Ohio Board of Pharmacy Rule Moves Forward with ICD-10 Compromise

The State of Ohio Board of Pharmacy (BOP) rules requiring prescribers to report the ICD-10 code and specific condition for an opioid prescription have been through the appropriate review process and will be implemented in the near future; however, there will be a delay in implementation for certain parts of the rule.

The BOP rules require prescribers to include the ICD-10 diagnosis code when documenting the prescription of a controlled substance in the Ohio Automated Rx Reporting System (OARRS). The AMCNO joined the Ohio State Medical Association (OSMA) and other healthcare associations across the state in expressing our concerns that this requirement would cause an administrative burden for prescribers, because the ICD-10 system includes a large number of codes for very specific conditions.

Although the AMCNO fully supports the efforts of the State Medical Board of Ohio (SMBO) to develop acute pain prescribing rules, as well as Gov. John Kasich’s initiatives to tighten up the prescribing regulations for opioids when treating acute pain, we expressed concern that the BOP rule goes above and beyond the intent of these efforts, considering these rules address more than just prescribing opioids for acute pain—the rule would have required an ICD-10 code whenever a physician writes a prescription for any controlled substance.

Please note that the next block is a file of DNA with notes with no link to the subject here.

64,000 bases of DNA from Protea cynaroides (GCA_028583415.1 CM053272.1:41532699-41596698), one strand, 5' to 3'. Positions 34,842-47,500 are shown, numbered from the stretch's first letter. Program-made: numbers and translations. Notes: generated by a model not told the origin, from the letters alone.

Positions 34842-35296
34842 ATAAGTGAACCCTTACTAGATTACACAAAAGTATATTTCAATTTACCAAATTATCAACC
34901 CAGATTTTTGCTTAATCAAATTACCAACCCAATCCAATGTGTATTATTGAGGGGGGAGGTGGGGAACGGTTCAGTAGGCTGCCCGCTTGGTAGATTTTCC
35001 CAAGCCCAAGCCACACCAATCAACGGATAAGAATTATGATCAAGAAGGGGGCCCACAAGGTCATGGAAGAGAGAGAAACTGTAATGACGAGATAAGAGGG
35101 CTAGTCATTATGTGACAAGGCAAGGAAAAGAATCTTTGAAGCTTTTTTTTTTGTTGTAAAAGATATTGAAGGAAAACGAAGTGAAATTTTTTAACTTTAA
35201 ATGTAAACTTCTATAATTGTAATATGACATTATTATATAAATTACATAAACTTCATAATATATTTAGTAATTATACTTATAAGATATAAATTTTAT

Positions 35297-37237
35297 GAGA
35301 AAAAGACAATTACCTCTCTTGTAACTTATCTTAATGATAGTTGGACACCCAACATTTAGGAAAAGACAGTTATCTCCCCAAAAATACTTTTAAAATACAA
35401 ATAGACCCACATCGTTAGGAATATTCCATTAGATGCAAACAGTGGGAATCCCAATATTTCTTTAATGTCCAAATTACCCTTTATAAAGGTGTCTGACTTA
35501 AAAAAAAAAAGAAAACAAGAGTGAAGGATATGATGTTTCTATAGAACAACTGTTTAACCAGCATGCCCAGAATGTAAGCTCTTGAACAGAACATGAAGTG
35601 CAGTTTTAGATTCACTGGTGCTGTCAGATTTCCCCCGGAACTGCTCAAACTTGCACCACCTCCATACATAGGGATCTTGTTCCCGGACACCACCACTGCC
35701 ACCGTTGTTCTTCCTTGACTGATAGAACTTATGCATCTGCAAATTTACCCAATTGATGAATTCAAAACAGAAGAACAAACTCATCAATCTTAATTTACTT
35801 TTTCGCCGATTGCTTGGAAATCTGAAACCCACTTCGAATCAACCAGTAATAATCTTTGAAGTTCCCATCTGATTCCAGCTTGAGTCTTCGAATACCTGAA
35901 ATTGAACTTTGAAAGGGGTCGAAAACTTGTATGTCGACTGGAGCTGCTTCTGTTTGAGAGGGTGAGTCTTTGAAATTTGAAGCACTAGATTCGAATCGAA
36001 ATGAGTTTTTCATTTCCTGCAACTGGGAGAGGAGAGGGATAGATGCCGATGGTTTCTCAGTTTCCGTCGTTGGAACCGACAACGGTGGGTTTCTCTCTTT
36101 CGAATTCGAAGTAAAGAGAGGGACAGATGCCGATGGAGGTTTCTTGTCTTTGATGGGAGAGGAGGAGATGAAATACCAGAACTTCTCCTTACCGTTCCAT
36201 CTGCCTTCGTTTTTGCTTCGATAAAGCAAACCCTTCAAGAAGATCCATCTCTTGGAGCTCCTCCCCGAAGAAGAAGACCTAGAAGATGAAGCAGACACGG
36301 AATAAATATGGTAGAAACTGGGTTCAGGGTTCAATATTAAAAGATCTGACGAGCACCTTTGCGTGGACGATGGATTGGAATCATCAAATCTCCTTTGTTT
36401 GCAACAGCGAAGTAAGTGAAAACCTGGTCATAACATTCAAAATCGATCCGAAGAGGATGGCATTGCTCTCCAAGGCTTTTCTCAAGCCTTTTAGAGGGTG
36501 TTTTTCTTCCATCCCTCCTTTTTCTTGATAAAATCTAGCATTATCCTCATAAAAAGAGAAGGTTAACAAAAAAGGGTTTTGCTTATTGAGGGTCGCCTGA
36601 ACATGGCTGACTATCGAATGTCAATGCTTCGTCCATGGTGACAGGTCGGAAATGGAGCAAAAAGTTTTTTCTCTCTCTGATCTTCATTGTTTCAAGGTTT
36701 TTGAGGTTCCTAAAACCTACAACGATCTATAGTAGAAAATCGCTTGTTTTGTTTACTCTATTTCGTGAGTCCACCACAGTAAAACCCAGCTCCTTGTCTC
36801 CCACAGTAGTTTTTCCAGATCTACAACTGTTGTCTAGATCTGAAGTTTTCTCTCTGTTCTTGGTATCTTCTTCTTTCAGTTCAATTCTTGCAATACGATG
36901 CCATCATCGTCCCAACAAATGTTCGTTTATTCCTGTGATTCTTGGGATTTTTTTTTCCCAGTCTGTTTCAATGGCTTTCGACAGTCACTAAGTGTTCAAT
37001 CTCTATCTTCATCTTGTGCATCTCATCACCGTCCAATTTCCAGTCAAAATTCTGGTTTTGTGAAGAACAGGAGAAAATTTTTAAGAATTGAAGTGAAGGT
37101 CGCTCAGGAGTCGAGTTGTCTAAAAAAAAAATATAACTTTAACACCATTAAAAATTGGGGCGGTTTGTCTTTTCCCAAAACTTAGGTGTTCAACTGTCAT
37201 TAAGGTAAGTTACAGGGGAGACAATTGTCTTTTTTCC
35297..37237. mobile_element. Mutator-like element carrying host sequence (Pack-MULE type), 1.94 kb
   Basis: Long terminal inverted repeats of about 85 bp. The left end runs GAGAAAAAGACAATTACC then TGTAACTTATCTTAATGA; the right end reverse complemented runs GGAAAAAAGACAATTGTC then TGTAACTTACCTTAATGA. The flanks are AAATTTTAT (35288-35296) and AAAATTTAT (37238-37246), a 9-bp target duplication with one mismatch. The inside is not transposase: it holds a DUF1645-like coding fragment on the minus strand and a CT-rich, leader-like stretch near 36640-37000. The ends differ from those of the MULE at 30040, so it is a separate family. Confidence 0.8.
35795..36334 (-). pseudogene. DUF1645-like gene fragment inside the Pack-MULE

The AMCNO had submitted written testimony to the Joint Commission on Agency Rule Review (JCARR) outlining our concerns, but pulled our testimony after a compromise was reached by the governor’s office, SMBO, BOP, Ohio Hospital Association, and the OSMA. Under the compromise, hospitals and physicians’ offices would report ICD-10 codes on prescriptions for opioids once the rule is implemented, but they would have an additional nine months to begin reporting ICD-10 codes on all other controlled substance prescriptions. This means that the BOP has agreed to adopt a resolution to delay the enforcement of the diagnosis code requirements for opioid drugs for 120 days, to Dec. 29. For non-opioid controlled substances, the requirement will be postponed until June 1, 2018.

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